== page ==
What type of monthly expenses are you paying for that simply aren’t needed?
- Old memberships that you no longer need or use?
- House cleaning or dry cleaning for anything other than what’s absolutely a must?
- Clothing/Gifts/”Miscellaneous” Items
Review your monthly expenses line by line and ask whether or not it’s needed, and cut it if the answer is no!
3. Cut Even More Monthly Expenses
We had made some serious progress at this point. Just about any family would be cheering to “find” an extra $1000 each month! But for our goal of being able to live on just my husband’s income, it wasn’t enough.
We had to cut our monthly expenses even more, and we had to get creative.
One of the ideas we had was to trade in our cars. It might sound counter-intuitive to do this, but it meant lower monthly payments – which was the short term goal. Just by trading in our two cars, we saved $380 each month.
Another reason for trading our cars though, was to choose models that were more efficient with gas. We also determined exactly how much gas my husband needed to go to and from work for the month AND the amount of gas needed for the family car each month for typical errands and such. Then we “fixed” the gas budget at $100 for the month, saving at least $50.
Since we needed the internet for a small business I was running at the time, we couldn’t cancel it. But since we didn’t stream anything or watch movies, we could lower the speed without effecting what we needed the internet for.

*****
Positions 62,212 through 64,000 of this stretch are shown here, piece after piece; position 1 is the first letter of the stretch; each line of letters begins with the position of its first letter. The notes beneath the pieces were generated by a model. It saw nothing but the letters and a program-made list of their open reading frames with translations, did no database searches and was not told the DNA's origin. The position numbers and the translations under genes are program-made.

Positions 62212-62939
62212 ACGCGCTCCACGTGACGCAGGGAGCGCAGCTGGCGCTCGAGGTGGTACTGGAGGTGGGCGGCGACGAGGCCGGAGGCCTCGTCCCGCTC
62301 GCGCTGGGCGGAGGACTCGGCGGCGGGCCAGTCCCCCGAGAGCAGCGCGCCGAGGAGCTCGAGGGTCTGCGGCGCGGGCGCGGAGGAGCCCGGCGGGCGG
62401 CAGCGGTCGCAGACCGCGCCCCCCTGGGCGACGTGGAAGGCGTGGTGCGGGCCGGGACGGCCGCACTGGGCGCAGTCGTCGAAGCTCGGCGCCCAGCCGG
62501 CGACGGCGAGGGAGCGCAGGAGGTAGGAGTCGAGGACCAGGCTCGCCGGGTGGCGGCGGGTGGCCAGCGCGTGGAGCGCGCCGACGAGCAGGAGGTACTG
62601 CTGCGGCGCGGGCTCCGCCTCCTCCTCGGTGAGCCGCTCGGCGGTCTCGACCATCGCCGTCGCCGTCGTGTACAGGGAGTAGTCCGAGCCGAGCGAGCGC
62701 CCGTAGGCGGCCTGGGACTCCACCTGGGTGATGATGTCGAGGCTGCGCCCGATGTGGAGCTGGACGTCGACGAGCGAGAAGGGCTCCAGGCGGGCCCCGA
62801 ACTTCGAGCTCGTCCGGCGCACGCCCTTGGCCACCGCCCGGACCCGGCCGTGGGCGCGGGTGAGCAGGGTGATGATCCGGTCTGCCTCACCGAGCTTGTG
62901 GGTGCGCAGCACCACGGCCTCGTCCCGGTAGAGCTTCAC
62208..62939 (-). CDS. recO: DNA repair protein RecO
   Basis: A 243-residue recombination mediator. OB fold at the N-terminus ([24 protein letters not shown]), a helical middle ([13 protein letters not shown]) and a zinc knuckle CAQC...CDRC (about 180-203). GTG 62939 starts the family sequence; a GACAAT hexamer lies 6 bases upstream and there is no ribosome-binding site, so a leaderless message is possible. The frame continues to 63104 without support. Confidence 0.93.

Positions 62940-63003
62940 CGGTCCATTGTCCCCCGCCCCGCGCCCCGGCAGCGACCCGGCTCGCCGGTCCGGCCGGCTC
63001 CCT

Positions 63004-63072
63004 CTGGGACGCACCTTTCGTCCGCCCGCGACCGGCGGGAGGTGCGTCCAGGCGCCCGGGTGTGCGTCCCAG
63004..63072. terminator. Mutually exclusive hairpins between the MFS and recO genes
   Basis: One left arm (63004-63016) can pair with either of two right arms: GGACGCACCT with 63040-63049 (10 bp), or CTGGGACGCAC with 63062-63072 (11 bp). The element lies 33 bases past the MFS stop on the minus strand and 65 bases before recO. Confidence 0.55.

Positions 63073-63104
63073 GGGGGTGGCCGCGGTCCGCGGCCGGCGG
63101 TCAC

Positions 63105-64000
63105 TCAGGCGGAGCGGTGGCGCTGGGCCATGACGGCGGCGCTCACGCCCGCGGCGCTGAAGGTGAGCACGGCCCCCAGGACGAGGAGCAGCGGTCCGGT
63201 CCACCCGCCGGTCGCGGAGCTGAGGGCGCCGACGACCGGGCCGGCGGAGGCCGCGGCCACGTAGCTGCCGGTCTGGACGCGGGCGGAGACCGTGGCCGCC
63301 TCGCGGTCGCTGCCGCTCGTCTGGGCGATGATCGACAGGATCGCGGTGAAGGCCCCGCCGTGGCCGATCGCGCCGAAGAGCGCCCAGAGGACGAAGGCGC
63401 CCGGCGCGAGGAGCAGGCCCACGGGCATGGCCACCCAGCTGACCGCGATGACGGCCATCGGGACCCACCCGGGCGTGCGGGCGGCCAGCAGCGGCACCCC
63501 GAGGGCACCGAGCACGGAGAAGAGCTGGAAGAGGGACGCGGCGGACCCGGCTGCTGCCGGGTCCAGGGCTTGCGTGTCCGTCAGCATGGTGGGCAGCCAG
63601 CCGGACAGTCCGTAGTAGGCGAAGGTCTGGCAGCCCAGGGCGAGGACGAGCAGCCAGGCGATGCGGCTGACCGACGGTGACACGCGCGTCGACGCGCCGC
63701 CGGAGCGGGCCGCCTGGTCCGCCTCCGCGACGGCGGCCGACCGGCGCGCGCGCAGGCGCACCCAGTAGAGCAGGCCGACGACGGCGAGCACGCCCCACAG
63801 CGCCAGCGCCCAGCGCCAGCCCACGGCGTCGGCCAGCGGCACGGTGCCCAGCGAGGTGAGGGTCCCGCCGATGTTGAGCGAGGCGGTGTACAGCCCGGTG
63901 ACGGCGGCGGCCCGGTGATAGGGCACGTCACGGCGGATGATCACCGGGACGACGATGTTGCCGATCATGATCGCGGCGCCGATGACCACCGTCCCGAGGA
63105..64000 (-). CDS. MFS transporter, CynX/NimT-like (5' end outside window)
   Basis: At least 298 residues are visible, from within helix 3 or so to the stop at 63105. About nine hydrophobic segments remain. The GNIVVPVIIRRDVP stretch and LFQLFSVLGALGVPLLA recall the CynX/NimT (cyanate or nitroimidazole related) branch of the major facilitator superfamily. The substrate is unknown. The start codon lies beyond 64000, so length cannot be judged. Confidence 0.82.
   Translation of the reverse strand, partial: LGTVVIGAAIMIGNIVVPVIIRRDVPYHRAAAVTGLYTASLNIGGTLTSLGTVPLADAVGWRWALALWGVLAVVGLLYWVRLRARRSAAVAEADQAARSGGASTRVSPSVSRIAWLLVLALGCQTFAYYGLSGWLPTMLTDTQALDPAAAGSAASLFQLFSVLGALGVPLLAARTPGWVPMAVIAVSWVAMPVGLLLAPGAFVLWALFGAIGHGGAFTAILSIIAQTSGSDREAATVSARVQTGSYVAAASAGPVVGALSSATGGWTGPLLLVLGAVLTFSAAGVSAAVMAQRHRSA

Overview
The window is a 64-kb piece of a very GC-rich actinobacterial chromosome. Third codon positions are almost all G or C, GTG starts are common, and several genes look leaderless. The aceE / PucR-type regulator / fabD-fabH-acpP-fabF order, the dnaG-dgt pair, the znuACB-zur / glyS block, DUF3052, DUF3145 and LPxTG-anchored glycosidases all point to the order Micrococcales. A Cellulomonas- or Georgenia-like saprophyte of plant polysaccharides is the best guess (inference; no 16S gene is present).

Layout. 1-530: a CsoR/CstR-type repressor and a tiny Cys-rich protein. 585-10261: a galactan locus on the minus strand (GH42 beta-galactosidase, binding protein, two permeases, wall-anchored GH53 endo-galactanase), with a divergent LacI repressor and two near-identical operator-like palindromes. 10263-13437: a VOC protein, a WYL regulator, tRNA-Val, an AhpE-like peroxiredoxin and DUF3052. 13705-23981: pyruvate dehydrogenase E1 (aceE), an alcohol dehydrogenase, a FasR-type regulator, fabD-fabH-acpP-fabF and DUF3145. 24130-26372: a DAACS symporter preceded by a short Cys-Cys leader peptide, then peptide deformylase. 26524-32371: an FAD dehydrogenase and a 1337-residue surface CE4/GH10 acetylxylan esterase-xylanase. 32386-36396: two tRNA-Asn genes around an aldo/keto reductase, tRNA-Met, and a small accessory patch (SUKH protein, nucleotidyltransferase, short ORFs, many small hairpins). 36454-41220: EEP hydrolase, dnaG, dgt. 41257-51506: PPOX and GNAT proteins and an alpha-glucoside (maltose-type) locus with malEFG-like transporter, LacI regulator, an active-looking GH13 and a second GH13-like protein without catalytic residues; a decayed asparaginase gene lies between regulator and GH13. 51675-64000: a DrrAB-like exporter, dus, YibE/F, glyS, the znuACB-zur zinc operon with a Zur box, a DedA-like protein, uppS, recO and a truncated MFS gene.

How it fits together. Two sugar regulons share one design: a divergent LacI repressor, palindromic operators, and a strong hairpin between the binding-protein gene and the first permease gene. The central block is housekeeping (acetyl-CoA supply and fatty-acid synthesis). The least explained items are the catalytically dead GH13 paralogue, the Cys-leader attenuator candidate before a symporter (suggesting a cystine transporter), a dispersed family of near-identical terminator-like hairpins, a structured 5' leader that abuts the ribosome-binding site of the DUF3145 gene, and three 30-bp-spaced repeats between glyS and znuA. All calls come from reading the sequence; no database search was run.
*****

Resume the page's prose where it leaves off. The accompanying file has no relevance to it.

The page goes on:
I noticed that some of our neighbors had smaller trash cans, and since we weren’t making that much trash with just the two of us, I called the waste management company and asked if we could have a smaller trash can.
I learned that not only did the smaller trash cans cost less each month, but that a recycle bin was free. This meant we could increase our recycling each month AND lower our trash. This saved us $20!
Here are a few other ideas that might help you think of creative ways to save:
- Once you save enough in an emergency fund, increase the deductible of car insurance to lower the premium.
- Contact your energy provider and see if they have plans that allow you to pay a bill each month that’s equal to the average bill over the past year. This didn’t lower the bill, but it helped to make it consistent each month.
- Although controversial for many (and a very hard decision for us to make), we found a new loving home for one of our pets. He was a puppy (8 weeks old) destined to be a very big dog, and the money needed every month to care for him just wasn’t there. We found him a new home with a family who lived on a farm – who happened to be a co-worker!
In the end, all of these changes helped us reach our goal. We cut our monthly expenses by 50% and we were able to live off of just my husband’s income!
The Biggest Hurdle
It’s important to realize that the biggest hurdle we had to overcome wasn’t number-related. It was our mindset.
We thought we “deserved” nice things because we made nice money. But we didn’t really own any of it and felt chained to the bills that came in every month.
Once we wrapped our heads around the bigger goal, and getting over our egos, cutting our monthly expenses and living with the aftermath from that became easier.
- It was not glamorous trading in a luxury SUV for a compact sedan.
- It wasn’t easy postponing errands or appointments because there wasn’t enough gas.
- It was sometimes embarrassing to offer an inexpensive homemade gift in lieu of a more costly store-bought item.
But in the end, our sacrifice was worth it. In 2 1/2 years, we paid off our debt and saved enough for a small emergency fund!